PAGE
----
USCIS’ recent proposed rule to allow International Entrepreneurs to jump-start their start-up venture places a steep minimum capital funding of $345,000. If the proposal is ultimately accepted and promulgated as a final rule (which we won’t know for a few months anyway), then any foreign entrepreneur wanting to start their venture would need to meet a minimum private financing amount of $345,000 or more. The other alternative would be to procure financing of $100,000 from a government funding source. Seems pretty straightforward right?
When I first wrote about this development, I commented that this proposal was truly reserved for the 1% of entrepreneurs in the U.S. While there are some nice soundbites, the proposal makes private capital funding a deciding factor, overlooking an important fact that women and minorities are at a greater disadvantage of accessing capital. If you can’t access capital, you would have a difficult time qualifying for the International Entrepreneur Parole proposed by USCIS.
According to the American Immigration Council, immigrant women entrepreneurship had increased more than 40% from 2000 to 2010. Yet, immigrant women still face significant challenges in obtaining access to capital including gender bias and discrimination according to a 2011 report.
Of the immigrant women interviewed, many faced gender bias and difficulties securing start-up capital. Many women also reported that banks were hesitant to provide start-up funds due to the small size of their businesses.
The U.S. Small Business Administration commissioned a follow-up report in 2013 arriving at similar results in finding that women and minority-owned businesses encountered far greater obstacles in securing capital.
Studies indicate that women entrepreneurs have less access to financial capital or make less use of it than male entrepreneurs. … On the equity side, women typically have limited social interaction with venture capital firms, and are under-represented among fast-growth and high-tech businesses. They also rely more on informal funding methods and self-financing.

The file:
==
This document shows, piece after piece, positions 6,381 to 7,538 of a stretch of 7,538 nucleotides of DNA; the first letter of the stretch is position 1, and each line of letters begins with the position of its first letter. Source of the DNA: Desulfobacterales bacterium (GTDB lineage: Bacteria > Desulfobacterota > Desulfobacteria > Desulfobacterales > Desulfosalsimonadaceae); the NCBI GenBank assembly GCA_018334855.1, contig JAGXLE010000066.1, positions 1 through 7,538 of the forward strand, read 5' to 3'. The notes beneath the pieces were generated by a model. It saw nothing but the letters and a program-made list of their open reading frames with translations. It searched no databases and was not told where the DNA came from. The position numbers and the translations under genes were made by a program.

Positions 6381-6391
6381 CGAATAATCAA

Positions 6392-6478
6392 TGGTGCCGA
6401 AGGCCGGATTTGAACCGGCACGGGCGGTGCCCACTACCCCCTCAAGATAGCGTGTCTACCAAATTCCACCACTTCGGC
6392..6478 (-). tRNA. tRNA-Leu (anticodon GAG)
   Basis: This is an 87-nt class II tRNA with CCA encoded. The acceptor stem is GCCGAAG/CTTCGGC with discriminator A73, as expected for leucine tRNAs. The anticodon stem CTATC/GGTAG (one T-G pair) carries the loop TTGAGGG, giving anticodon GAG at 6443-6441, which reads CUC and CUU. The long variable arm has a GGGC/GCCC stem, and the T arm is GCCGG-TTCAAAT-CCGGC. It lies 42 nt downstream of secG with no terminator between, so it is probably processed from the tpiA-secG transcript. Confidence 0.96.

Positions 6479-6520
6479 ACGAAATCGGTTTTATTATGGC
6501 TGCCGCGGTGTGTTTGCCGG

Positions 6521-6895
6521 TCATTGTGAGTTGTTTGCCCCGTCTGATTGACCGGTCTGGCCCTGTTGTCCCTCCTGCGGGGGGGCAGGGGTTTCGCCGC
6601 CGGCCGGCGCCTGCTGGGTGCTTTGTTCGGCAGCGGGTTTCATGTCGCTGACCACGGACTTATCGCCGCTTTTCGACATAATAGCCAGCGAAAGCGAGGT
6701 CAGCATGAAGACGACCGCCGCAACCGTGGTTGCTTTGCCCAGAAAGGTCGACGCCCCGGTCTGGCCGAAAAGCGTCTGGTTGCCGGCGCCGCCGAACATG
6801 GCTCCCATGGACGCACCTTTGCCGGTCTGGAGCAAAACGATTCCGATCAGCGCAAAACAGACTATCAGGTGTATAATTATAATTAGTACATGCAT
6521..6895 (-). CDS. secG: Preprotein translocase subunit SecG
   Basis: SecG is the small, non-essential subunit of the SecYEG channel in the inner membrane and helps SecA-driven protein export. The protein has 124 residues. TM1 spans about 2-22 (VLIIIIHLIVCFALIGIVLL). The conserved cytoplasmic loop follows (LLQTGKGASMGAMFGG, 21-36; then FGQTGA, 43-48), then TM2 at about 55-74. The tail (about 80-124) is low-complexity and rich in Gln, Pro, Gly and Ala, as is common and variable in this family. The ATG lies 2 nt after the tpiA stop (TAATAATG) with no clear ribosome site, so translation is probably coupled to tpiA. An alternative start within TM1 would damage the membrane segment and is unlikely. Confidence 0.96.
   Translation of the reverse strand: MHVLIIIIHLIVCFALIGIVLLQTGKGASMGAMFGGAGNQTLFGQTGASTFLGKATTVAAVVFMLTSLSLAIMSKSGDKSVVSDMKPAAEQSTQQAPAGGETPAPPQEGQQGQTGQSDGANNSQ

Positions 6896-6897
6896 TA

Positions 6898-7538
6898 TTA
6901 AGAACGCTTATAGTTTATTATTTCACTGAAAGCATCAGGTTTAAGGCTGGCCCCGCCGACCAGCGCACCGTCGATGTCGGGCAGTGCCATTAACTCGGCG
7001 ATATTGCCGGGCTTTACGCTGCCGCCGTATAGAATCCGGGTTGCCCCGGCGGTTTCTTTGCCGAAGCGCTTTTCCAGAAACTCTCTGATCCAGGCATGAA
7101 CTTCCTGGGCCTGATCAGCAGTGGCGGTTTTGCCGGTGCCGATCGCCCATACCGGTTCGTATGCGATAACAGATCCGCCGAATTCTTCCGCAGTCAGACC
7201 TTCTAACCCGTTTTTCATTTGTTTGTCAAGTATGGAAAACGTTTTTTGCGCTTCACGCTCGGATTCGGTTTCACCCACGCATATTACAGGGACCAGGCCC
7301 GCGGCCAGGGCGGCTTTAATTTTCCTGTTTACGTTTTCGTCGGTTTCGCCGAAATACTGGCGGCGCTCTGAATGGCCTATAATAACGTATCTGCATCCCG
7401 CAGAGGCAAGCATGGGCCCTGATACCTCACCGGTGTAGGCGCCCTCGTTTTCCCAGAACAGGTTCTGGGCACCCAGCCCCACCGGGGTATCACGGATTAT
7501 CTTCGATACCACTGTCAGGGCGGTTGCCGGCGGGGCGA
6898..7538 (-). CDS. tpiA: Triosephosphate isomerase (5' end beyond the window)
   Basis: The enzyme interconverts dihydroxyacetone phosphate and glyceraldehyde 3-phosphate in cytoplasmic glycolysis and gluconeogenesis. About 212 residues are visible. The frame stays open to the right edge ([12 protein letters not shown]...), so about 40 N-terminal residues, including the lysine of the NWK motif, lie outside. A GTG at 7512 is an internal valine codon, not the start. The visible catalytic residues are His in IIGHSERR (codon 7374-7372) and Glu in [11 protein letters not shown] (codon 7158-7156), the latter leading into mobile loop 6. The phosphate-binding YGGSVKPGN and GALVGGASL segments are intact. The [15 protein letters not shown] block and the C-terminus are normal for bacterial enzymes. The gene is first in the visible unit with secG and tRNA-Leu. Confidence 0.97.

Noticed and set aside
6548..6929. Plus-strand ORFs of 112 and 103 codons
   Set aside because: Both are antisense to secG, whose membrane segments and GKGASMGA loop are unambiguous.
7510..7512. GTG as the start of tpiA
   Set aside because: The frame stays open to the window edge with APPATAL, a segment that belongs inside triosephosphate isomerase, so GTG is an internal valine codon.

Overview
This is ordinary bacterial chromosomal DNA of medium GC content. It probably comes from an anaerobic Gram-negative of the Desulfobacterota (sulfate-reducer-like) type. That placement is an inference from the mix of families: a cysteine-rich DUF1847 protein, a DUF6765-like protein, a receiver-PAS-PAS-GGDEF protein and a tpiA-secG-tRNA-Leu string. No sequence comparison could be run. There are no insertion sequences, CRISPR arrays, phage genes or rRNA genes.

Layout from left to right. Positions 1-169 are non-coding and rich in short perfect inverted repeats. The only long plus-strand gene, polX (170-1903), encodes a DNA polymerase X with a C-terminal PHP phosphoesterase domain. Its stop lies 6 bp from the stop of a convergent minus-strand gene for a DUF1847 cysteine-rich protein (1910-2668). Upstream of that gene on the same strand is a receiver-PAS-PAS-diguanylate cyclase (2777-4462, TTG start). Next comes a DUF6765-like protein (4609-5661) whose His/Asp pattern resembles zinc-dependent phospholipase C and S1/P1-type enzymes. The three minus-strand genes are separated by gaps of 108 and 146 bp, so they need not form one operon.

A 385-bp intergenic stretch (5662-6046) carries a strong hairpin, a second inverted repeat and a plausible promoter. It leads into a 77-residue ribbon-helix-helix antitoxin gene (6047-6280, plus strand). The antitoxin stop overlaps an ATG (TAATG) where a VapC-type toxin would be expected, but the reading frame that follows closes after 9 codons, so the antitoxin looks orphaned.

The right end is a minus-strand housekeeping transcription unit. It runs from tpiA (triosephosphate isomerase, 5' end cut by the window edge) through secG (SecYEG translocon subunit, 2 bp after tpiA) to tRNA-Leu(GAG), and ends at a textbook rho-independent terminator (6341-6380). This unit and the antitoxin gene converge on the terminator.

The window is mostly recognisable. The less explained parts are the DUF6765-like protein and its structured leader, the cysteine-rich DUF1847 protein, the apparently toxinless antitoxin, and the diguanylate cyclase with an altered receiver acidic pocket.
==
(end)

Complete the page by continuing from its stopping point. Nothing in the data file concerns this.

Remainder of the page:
On the other end of the spectrum are minority-owned businesses who are disproportionately impacted by lack of access to capital, according to a 2012 report by the Kaufman Foundation.
MBEs [Minority-Business Enterprises] rely more heavily on financial institutions for loans than all other borrowing sources combined. However, when compared to white-owned firms, MBEs typically encounter higher borrowing costs, receive smaller loans and see their loan applications rejected more often. Black- and Latino-owned MBEs are the most likely to experience such negative results. Although lower owner net worth, credit ratings, firm age, size and other risk factors account for some of the differences in access to credit, studies consistently show that black- and Latino-owned firms with identical firm and owner traits (other than race) and credit histories gain less access to bank credit than matched white-owned firms.
The Minority Business Development Agency, a division within the U.S. Department of Commerce issued similar results in an earlier report in 2010.
A review of national and regional studies over several decades indicates that limited financial, human, and social capital as well as racial discrimination are primarily responsible for the disparities in minority business performance. Inadequate access to financial capital continues to be a particularly important constraint limiting the growth of minority-owned businesses. The latest nationally representative data on the financing of minority firms indicates large disparities in access to financial capital. Minority-owned businesses are found to pay higher interest rates on loans. They are also more likely to be denied credit, and are less likely to apply for loans because they fear their applications will be denied. Further, minority-owned firms are found to have less than half the average amount of recent equity investments and loans than non-minority firms even among firms with $500,000 or more in annual gross receipts, and also invest substantially less capital at startup and in the first few years of existence than non-minority firms.
According to the National Minority Supplier Development Council, minority businesses contribute to over $400 billion in revenue in the U.S. , employing over 2.2 million people. “The lack of access to capital also trickles down to bank loans and lines of credit.”
Moreover, it’s unclear how this proposed rule aligns with President Obama’s objective to increase access to capital to greater entrepreneurs, including minorities and women. While the proposal offers an additional, alternate criterion for “partially satisfying” some of the funding, this alternate criterion is so vague as to make it appear more like an afterthought. Revising the alternate criterion by making it clearer, by enumerating what those factors might be, would go a long way towards transparency.
In addition, I would also urge USCIS to propose a rule that would enable F-1 students who seek to start their own companies more time with their Optional Practical Training (OPT), irrespective of capital funding amounts, as a supplemental program, in order to encourage entrepreneurship in the U.S.